Flatiron School, which claims to be the oldest operating coding bootcamp, announced this week it’s redesigning its courses and lectures for a future in which companies increasingly allow their employees to work from the office or remotely.
Coding bootcamps are generally unaccredited programs teaching students skills they need to switch careers or progress in their jobs. For New York’s Flatiron School, which was founded in 2012 and acquired by the coworking space company WeWork in 2017, that includes programs in software development, data science, product design and analytics. The institution’s primary goal is to place students in jobs directly after graduation, and how those jobs operate completely changed because of the pandemic, CEO Adam Enbar told EdScoop.
The school is mirroring tech companies like Salesforce and Google, which are adopting hybrid policies in which employees can do work in-person or remotely. That’s different from how higher education institutions are approaching their returns to campus, where leaders are only truly considering hybrid work in terms of staff, not students, Enbar said.
“One day when you’re at work, you’re going to be on a conference call, or in a meeting, where there are six people sitting in the conference room, and there’s seven people dialed in on Zoom, and that’s just the way it’s going to be moving forward,” he said. “And we’re going have to learn how to manage that and how to participate and how to be the person on Zoom.”
As Flatiron plans to reopen its campuses as early as July, students can select one of two schedules: “Live” or “Flex.” The school’s “Live” schedule is a shorter 12-15-week course structured more like a traditional work or school day. The “Flex” schedule takes longer, but students set their own schedules. Both types of student can go to campus for live lectures, study groups or office hours, or participate online through live or recorded lectures.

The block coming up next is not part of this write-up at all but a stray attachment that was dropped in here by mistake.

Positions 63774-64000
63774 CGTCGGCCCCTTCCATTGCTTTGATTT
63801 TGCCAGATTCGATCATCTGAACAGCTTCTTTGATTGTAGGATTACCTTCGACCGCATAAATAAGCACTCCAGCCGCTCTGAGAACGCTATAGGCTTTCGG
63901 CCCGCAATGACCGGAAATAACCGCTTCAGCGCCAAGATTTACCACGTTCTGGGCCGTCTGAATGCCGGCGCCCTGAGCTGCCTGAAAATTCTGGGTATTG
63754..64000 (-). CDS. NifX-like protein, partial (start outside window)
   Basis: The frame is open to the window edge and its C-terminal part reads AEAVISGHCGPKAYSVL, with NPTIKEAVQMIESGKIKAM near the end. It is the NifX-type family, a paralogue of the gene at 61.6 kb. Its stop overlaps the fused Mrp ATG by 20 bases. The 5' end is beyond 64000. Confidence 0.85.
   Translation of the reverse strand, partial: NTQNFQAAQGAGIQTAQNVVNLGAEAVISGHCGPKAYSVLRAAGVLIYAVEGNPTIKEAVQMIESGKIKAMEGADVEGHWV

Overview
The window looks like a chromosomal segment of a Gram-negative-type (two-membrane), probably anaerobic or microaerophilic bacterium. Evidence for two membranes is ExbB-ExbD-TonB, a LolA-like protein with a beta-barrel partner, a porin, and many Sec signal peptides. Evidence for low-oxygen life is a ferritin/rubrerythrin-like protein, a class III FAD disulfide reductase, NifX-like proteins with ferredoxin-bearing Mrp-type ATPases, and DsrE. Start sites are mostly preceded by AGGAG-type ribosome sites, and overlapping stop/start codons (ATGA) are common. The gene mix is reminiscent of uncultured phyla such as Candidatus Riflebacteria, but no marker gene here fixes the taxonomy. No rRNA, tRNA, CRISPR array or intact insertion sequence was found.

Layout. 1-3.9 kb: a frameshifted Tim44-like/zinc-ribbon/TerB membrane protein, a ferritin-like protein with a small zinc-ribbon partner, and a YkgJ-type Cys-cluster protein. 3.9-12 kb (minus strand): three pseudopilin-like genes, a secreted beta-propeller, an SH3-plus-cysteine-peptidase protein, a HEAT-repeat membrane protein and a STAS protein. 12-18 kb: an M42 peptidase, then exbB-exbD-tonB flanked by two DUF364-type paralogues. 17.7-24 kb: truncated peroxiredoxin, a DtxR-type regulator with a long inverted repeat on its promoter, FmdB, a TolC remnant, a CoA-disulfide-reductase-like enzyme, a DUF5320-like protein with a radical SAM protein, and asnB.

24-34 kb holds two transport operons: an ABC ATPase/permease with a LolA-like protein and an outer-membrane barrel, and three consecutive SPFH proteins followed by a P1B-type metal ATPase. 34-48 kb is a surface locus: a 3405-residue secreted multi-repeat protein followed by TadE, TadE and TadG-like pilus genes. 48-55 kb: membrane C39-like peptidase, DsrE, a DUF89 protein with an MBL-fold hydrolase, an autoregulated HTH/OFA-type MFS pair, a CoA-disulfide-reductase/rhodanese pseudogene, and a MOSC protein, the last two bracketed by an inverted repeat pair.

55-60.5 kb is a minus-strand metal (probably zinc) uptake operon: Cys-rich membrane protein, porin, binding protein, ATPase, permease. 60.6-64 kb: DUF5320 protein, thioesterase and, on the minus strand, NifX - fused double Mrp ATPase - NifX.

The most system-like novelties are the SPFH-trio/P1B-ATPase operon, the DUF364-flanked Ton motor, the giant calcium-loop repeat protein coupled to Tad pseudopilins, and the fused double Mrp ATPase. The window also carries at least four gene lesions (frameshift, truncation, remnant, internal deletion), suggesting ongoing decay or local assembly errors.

Flatiron School is also redesigning how to encourage students to form community through cohorts and how to offer lectures. Students previously worked in a 20-person cohort within a program, but when the pandemic removed that in-person element, more students wanted to connect with people outside of their discipline. Instead, they wanted to work on certain projects or connect over other interests, Enbar said.
The pandemic also highlighted how many lectures are duplicated throughout the system. Now, all lectures and guest speakers will be streamed and recorded so they can be accessed by all students, regardless of location. Students still can go to campus to see the lectures when they’re available on campus. What that might look like is one staff member giving a one-hour lecture in the morning on a topic and then another giving another lecture in the afternoon for two hours, to offer more depth on the topic.
Enbar said posting lectures online through this new format also enables Flatiron, which operates eight locations across the U.S., to limit the amount of overlap between professors at its different campuses. Staff who would otherwise produce redundant lectures can now be available to guide small group work or hold office hours.
“Let’s just take the person who can give the absolute best lecture on this topic, and have them do it, and again, make that accessible to anybody in any location,” Enbar said.
This story was updated on 5/13/21 to correct an error regarding the number of Flatiron School campuses.